The iron law of cause and effect decrees that nothing happens by chance. For every action there is an equal and opposite reaction. Are we locked into a perpetual chain of cause and effect? Are we ruled by our genetics and our environment? Is it possible to create a new chain of causality? There is a raging debate in the fields of philosophy, neuroscience, and religion on the topic of free will.
Most scientists and philosophers believe that free will is an illusion. They are convinced that we do not have agency, are in an immutable chain of cause and effect and that our lives are predetermined. This is counterintuitive to our daily experience of life. There is, however, convincing evidence that they are correct.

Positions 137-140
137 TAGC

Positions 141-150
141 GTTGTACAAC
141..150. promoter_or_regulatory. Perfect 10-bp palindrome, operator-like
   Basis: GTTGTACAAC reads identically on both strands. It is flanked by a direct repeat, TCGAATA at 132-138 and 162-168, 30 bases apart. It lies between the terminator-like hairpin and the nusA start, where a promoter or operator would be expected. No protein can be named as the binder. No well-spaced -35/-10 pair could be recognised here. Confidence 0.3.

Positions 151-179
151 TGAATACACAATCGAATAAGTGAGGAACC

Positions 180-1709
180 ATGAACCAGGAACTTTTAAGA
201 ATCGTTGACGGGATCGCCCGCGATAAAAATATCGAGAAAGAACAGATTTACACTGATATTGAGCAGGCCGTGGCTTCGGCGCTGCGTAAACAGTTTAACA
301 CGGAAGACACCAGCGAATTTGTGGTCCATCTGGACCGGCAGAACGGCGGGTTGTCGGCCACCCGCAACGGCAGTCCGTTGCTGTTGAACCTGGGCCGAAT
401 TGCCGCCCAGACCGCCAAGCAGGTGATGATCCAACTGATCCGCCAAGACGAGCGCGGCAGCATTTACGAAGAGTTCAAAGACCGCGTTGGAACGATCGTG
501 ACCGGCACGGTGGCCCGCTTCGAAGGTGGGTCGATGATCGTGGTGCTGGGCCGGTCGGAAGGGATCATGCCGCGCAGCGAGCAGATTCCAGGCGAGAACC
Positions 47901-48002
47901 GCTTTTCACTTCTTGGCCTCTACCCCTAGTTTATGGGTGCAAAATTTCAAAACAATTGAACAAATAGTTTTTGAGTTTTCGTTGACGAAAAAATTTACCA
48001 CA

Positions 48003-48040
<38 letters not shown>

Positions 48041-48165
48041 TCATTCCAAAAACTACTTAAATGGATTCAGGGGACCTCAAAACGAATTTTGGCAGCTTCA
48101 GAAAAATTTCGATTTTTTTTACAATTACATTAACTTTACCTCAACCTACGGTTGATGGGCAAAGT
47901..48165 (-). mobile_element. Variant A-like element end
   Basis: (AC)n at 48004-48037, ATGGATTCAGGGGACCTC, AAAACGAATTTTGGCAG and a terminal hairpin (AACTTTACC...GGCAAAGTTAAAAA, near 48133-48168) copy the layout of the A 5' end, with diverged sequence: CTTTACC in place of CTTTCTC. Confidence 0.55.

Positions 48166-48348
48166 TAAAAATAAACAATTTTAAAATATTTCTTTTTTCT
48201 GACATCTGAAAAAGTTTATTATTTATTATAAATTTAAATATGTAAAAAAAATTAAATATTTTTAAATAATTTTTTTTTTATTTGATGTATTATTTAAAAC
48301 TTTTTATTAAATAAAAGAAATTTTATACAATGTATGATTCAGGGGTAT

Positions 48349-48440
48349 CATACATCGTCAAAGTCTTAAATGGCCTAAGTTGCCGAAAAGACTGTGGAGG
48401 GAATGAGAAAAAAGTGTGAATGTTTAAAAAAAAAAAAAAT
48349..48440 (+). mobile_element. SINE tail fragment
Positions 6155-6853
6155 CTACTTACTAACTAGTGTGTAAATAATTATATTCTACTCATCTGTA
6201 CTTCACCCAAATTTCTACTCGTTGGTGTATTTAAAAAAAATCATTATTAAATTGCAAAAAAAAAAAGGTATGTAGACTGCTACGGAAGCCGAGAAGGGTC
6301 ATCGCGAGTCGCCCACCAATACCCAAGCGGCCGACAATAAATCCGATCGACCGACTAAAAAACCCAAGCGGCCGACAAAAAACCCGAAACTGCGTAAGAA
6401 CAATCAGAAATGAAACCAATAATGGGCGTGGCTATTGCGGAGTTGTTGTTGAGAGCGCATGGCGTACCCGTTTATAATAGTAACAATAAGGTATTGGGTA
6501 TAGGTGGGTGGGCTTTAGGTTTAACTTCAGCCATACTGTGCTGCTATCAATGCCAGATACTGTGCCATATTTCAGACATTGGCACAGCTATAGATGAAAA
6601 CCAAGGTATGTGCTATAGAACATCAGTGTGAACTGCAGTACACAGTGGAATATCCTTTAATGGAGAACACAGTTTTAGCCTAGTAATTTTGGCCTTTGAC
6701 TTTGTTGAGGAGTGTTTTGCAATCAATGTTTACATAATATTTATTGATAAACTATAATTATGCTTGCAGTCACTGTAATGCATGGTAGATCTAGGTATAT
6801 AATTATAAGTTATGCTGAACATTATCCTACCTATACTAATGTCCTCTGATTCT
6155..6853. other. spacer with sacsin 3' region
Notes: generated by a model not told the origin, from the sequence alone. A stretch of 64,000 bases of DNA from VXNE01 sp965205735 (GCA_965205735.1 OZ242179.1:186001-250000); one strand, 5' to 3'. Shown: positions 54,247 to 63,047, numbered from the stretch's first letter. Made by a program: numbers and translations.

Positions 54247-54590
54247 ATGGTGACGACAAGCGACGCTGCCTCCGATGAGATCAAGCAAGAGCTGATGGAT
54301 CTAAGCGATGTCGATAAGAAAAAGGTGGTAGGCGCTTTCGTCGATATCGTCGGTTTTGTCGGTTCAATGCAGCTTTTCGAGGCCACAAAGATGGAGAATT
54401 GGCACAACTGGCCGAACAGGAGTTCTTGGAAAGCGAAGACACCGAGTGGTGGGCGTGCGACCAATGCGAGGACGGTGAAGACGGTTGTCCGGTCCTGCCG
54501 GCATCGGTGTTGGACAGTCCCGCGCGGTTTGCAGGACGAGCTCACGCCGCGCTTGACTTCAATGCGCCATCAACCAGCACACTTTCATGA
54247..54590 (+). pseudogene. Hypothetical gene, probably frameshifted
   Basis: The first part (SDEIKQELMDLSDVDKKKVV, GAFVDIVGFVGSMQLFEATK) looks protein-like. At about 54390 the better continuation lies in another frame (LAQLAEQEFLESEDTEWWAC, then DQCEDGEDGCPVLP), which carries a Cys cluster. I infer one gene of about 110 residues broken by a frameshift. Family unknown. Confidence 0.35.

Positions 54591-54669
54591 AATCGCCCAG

On the other hand, most religious scholars believe the opposite. Free will is a central doctrine of theology. This belief also has its philosophical conundrums. For instance, if there is an omniscient God who knows the future, this is mutually exclusive to free will.